May 07, 2012

Less is More: Not Just a Retail Phenomenon

One of the major advantages of organized retail, apart from low prices, is the vast array of choices it provides to the consumers. In the last few years, the rapid increase in the number of super-markets and mega-markets in the country has been accompanied by an explosion in the varieties of every imaginable merchandise that populates their shelves.

But like many other transformations that retail sector has been undergoing, a rather unexpected one has been gaining grounds, and it is not so recent. Retail giants like Walmart are already cutting down the huge number of choices offered in their stores, favouring only selected varieties which are generally preferred by the customers. But how does this make any sense? As it turns out, organized retail players all over the world are facing heat due to at least one of the following factors:
1.    Rising real estate prices,
2.    Expenses of managing a large number of SKUs, their supply chains and inventories,
3. Loss of opportunity of tapping consumers in urban centers where space is a scarcity and huge shopping centers cannot be established and
4. Loss of opportunity to tap communities of consumers in rural areas, which are too small to sustain a super or mega market.
These are also the significantly responsible reasons for the losses being incurred by almost all the organized retail players in India. Stocking a large number of products and their varieties calls for huge real estate investments, and that has been made very difficult by the sky-rocketing real estate prices. Towns and villages are usually dominated by unorganized retailers as they have been so far neglected by the organized players.

Another important aspect is related to the consumers. It has been found that though providing some variety boosts customer satisfaction, going too far might lead to “customer confusion”. Too many choices overwhelm the customers and lower their buying intent. The solution lies in bringing to them a few, “well-researched” types of products instead of too many varieties. This is the simple concept of “Less is More”. So, in a nutshell, this enables the organized retailers to achieve the following:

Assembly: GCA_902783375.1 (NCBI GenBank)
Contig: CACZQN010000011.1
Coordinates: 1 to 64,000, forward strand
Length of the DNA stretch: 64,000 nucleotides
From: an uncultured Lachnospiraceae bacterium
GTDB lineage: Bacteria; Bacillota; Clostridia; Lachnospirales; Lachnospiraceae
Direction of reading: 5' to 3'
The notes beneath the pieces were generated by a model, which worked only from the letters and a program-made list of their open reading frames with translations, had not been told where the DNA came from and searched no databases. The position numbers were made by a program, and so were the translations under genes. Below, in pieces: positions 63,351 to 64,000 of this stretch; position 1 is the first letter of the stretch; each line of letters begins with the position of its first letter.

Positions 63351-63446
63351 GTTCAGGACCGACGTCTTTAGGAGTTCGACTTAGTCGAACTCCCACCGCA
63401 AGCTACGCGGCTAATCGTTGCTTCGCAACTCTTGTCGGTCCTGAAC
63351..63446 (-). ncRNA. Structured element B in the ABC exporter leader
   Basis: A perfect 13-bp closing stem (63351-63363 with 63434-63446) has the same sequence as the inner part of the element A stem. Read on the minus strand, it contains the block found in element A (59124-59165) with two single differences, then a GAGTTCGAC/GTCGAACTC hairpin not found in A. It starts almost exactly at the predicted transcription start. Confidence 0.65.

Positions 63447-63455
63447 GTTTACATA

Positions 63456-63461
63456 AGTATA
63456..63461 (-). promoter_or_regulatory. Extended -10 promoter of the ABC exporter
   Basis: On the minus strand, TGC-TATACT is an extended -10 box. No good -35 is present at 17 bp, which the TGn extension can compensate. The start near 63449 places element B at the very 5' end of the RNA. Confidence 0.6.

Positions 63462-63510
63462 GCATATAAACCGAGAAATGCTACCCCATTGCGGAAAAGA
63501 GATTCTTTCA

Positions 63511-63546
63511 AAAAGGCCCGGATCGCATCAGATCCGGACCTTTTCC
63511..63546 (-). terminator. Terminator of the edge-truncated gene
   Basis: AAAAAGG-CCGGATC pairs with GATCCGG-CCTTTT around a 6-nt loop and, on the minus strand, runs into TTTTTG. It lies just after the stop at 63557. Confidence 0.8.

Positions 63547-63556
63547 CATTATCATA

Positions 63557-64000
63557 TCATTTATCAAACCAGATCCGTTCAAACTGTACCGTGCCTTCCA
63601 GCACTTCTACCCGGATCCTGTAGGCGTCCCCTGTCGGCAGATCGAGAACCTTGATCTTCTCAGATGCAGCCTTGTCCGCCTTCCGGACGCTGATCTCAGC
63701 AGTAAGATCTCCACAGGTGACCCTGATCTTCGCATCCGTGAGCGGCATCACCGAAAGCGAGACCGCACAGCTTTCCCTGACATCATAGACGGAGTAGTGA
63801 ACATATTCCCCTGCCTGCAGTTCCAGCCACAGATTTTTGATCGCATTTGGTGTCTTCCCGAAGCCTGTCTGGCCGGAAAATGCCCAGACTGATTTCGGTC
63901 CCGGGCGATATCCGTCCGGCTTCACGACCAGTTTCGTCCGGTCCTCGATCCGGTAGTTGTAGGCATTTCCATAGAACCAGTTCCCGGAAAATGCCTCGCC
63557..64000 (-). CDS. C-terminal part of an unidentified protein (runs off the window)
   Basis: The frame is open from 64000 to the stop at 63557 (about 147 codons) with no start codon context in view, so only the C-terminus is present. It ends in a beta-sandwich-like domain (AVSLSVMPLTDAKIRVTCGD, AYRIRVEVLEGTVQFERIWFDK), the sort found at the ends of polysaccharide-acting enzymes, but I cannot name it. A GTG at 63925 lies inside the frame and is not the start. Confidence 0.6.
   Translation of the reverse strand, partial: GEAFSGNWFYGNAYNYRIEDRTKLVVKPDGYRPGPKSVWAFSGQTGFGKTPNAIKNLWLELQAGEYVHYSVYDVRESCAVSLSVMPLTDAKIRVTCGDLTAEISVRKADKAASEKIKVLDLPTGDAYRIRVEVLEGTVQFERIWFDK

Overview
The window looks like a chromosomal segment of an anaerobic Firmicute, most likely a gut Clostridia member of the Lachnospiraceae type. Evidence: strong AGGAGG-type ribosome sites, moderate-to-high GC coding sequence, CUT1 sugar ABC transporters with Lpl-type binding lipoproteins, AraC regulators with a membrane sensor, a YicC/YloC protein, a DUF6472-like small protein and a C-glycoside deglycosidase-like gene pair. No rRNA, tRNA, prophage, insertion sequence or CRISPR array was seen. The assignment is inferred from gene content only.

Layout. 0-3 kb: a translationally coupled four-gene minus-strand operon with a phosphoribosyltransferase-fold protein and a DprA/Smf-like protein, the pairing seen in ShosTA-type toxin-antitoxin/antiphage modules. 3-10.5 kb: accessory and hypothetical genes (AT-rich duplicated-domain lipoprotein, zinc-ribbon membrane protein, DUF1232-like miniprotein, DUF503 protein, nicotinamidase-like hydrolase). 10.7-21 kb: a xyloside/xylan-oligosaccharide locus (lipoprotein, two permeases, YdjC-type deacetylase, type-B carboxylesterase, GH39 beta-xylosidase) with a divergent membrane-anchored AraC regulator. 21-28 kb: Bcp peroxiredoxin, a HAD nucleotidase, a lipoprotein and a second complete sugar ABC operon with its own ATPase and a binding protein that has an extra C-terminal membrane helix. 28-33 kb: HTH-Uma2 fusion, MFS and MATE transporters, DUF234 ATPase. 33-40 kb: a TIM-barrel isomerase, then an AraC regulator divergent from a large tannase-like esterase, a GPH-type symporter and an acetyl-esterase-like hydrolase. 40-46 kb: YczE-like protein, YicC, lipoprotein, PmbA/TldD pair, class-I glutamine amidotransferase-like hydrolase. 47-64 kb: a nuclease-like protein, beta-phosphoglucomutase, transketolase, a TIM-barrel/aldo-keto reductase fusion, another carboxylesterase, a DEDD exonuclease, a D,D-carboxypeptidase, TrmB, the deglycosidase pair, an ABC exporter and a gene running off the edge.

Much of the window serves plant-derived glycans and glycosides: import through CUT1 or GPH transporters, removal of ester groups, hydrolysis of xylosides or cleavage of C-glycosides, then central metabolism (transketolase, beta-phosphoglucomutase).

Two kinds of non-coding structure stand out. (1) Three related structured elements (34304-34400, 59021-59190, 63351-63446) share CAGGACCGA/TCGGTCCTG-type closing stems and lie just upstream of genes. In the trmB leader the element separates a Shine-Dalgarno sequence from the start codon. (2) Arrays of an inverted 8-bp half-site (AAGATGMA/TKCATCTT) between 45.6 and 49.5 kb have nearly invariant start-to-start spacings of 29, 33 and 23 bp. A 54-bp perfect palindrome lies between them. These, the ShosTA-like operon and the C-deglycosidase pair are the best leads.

1.       Better customer satisfaction,
2.      Lesser number of SKUs to manage and hence simpler inventory,
3.      Ability to establish small-sized stores with low real estate investments and
4.      Ability to establish small-sized stores in urban centers as well as in rural areas.
It follows that Walmart’s decision of opening dozens of scaled-down stores in the near future is not surprising at all. It is interesting that some Indian retail giants have already been following this model. One close example could be the Mumbai based D-Mart. Future Group also runs a chain of small stores called KB's Fair Price, apart from the giant Big Bazaar stores.

“Less is More” has far wider implications than what appears from this article so far. For example, in a recent interview with The Economic Times, the MD and CEO of Bajaj Auto Mr. Rajiv Bajaj stressed upon the relevance of this idea to the competitive motorcycle market. Apparently, this has allowed Bajaj to gain a strong position in the market in the last few years. Though the top position is still held by Hero Motocorp, Bajaj Auto has stunned everyone by becoming the most profitable motorcycle manufacturer. The company claimed 58% of the total profits generated by the industry in 2010-11.
As the companies go “on diet” to become more efficient and move faster than the competition, the focus will now shift on selecting the “right diet” or the best choices to be provided to the customers.

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